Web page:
Date of Award

2016

Document Type

Dissertation

Degree Name

Doctor of Philosophy (PhD)

Department

Biology

First Advisor

Bryan A. Ballif

Abstract

ABSTRACT

Phosphorylation is a post-translational modification important for regulating protein activity and protein binding capacity. It is used in many different signaling pathways within the cell. Src Family Kinases and Protein Kinase A (PKA) are two prototyptical non-receptor tyrosine and serine/ threonine kinases, respectively, which are found in canonical signaling pathways. These two kinases are critical for signaling in essentially every cell of a multicellular organism, and are particularly important in development, cell migration and proliferation. Although both proteins have been intensely studied for many decades, an understanding of the molecular mechanisms which govern their regulation and the regulation that they effect on other proteins are still being elucidated.

Fyn, like its related Src Family Kinase members, has previously been shown to be regulated by two tyrosine phosphorylation events at residues Y420 and Y531. Y420 is located in the kinase (Src Homology 1(SH1)) domain and it is a highly-characterized intermolecular autophosphorylation site that increases the activity of the kinase. Y531 is located near the C-terminus and is phosphorylated by C-terminal Src kinase (Csk). Phosphorylation of Y531 allows it to bind to R176 in the SH2 domain in an intramolecular fashion. In this conformation Fyn has only basal activity. Since these sites are essential for regulating the activity of the kinase, we hypothesized that four novel sites of tyrosine phosphorylation in Fyn could also importantly regulate the protein. Three of the novel sites lie in the SH2 domain, and one is located in the kinase domain. Mass spectrometry, in vitro kinase assays, as well as western blot analysis aided in uncovering that these novel Fyn phosphorylation sites fine tune the activity and substrate binding of the protein.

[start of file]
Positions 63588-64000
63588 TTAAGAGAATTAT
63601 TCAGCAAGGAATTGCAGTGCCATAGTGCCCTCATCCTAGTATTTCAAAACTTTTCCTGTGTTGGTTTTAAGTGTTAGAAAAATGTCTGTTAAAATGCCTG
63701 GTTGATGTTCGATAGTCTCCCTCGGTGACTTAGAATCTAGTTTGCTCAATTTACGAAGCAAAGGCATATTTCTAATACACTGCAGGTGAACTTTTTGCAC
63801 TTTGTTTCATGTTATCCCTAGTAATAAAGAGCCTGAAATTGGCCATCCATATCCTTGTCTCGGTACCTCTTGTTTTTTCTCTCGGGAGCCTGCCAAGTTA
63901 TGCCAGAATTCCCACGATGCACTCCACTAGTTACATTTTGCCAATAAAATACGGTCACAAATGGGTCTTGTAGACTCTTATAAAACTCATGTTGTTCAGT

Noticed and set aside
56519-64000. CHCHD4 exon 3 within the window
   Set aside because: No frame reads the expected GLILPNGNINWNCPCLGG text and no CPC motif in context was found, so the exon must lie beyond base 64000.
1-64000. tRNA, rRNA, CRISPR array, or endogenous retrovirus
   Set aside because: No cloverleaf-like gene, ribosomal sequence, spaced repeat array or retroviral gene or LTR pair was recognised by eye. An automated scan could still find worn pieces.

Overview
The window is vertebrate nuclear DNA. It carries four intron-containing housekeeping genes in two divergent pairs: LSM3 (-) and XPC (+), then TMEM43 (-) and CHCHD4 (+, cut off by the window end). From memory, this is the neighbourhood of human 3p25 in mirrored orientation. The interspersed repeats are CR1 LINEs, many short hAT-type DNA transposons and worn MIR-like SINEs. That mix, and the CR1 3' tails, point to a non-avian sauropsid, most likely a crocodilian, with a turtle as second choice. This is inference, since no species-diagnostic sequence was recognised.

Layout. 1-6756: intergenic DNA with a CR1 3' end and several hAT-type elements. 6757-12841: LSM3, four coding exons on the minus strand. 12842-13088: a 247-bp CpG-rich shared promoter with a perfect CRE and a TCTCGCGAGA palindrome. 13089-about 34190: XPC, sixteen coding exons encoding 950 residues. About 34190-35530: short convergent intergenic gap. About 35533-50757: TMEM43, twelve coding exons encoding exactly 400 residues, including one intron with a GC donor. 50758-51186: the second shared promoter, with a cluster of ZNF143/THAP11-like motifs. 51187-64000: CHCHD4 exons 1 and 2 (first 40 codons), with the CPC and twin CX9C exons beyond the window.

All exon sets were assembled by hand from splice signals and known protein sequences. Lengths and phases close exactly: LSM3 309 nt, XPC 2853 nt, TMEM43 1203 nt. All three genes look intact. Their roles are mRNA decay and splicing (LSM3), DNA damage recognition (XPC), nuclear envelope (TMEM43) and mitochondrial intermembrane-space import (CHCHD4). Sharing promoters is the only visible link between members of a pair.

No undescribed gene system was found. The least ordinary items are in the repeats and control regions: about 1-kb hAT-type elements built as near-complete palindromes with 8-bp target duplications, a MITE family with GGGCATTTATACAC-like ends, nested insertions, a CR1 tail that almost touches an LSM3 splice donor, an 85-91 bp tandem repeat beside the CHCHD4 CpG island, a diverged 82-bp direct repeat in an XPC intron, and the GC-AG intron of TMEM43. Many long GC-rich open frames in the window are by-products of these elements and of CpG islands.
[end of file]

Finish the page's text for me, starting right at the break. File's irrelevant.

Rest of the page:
PKA has been implicated in a multitude of signaling pathways and is particularly important in cell growth, proliferation, and migration. Fyn and PKA have classically been considered to be in separate signaling pathways. However, research over the past several decades has provided evidence that there is crosstalk that exists between the two pathways. The SFK Fyn and PKA can phosphorylate each other, thereby regulating each other's activity. Based on these data, we hypothesized the existence of downstream effectors of this relatively uncharacterized pathway. It was hypothesized that the presence of Fyn could lead to PKA activation and to differences in PKA binding partners. Through the use of co-immunoprecipitations, Stable Isotope Labeling of Amino Acids in Cell Culture (SILAC) and quantitative mass spectrometry, many proteins were found to increase their binding to PKA in the presence of Fyn. Several proteins were selected and further biochemically validated. These data suggest that the presence of Fyn could allow for PKA to more importantly interact with discrete pools of proteins within the cell to effectuate its signal transduction. Together these studies provide understanding on critical and fundamental processes by which all cells function.

Language

en

Number of Pages

157 p.

Available for download on Sunday, April 15, 2018

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